"A post was circulated against me with a lot of baseless accusations – with a lot of queerphobic content in it. It was circulated in all WhatsApp groups and also sent to nearly 3,000 university mail IDs," he claimed.
'Not Just About Inclusivity'
Hritik Laxman Lalan is a 22-year-old Dalit trans woman doing her Master's in Sociology. She hails from the Meghwar community in Gujarat's Kutch.
"When I first came to this university, as a Dalit trans woman, my concern was accommodation. But the Ambedkar Students' Association ensured that I was given dignified accommodation. I was given a guest room in the men's hostel – so that I would at least have the privacy of a bathroom."
She told The Quint that in terms of giving dignified accommodation to trans people, no university has ever set any precedent. "So, I wondered how this university was so receptive to this kind of demand. I believe it's because of what the Rohit Vemula movement had started."
She added that no campus is truly inclusive, and that is why their panel is important. "Personally, I don't think that inclusion is what defines my politics. We are not trying to include people, but trying to build leadership in the Dalit-Queer movement. It is not just about 'including' people."
"I would want this campus to give dignity to people – a campus that would actually not reduce a human to their immediate identity, and see them as just a human," she said, quoting Vemula's words from a letter he had penned before his death.
GSCASH & Sensitisation
Historically, the progressive parties at UoH have always emphasised that the sexual harassment cell be called 'GSCASH' and not Internal Complaints Committee (ICC), as the latter would "limit it to just a redressal mechanism."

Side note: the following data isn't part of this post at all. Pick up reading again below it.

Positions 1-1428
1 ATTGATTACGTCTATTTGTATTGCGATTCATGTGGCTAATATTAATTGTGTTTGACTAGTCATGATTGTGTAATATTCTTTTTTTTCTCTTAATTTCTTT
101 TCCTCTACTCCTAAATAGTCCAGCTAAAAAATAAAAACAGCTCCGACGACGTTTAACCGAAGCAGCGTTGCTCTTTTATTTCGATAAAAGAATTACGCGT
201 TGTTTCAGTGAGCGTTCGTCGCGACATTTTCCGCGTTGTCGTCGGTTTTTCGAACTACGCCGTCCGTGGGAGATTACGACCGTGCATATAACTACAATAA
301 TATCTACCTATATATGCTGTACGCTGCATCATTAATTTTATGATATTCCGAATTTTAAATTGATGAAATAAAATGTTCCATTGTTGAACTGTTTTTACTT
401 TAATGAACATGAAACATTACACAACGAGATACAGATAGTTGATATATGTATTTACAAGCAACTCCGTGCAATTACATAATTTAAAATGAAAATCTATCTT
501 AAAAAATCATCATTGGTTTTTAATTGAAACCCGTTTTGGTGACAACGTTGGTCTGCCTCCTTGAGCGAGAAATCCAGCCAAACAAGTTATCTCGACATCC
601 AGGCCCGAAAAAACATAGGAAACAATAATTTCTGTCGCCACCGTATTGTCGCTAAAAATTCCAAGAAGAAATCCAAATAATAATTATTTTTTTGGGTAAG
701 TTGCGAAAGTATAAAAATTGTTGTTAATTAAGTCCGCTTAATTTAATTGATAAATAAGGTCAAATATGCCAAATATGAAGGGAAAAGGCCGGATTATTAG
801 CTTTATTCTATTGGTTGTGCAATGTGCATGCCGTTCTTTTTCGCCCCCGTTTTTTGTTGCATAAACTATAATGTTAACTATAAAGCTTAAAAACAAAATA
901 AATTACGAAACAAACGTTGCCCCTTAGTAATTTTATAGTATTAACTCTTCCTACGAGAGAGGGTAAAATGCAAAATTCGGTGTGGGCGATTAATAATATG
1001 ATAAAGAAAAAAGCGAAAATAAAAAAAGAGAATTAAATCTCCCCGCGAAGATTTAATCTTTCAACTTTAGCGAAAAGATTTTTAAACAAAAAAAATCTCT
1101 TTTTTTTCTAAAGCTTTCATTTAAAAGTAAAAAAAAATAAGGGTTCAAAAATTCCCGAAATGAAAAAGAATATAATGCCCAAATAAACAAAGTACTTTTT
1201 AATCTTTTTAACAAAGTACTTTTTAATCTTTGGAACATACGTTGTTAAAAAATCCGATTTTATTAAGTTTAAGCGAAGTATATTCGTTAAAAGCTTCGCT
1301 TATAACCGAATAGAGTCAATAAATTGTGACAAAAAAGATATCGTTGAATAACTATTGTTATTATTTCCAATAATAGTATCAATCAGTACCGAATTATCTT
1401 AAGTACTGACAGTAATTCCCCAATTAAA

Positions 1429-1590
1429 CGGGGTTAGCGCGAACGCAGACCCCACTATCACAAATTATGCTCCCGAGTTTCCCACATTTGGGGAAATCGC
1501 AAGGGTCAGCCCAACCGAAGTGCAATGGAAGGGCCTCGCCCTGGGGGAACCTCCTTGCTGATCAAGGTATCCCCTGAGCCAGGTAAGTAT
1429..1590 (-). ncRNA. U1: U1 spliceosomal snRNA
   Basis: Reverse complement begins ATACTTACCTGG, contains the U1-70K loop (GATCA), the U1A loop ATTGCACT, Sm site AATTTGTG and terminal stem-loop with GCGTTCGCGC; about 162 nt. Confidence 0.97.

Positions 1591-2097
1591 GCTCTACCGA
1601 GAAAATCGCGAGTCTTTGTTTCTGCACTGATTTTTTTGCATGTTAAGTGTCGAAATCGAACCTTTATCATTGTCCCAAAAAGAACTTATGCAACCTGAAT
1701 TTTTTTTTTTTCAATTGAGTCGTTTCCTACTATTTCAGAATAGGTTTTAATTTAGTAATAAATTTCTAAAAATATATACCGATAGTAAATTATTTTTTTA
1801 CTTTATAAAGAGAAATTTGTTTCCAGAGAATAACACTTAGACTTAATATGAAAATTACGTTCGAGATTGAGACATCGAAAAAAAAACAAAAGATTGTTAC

Speaking about her plans for the GSCASH, Lalan said, "Issues of harassment need concrete action. It can't just be limited to a redressal mechanism. A GSCASH committee should also push for structural changes – like safe transportation and gender-neutral washrooms in public spaces."
"It must also sensitise people. Mandatory sensitisation has to be mindful of various marginalised identities and their issues; the GSCASH rulebook must be available in regional languages too."
Lalan said she would also push for the revival of the committee for transgender persons at UoH, which has been defunct for a while.
The Larger Queer Movement
"The trans community has been in existence forever, but their experiences of abuse have only recently made it to policy – and they're often not taken seriously and are criminalised," Lalan said, explaining why her candidature is significant.
"This panel is historic because we are all marginalised people. It also provides a different framework for the queer movement – to speak a language, not of pride but dignity, to speak of the politics of self-respect that is not just welfarist," she said.
Speaking about the Bombay Queer Pride, which was recently called out for being 'apolitical', Lalan said, "The queer movement has been trying to depoliticise itself a lot lately – sidelining trans people and keeping itself just focused on the legal aspects. The Dalit-Queer movement offers an alternative, and the larger queer movement can learn from it."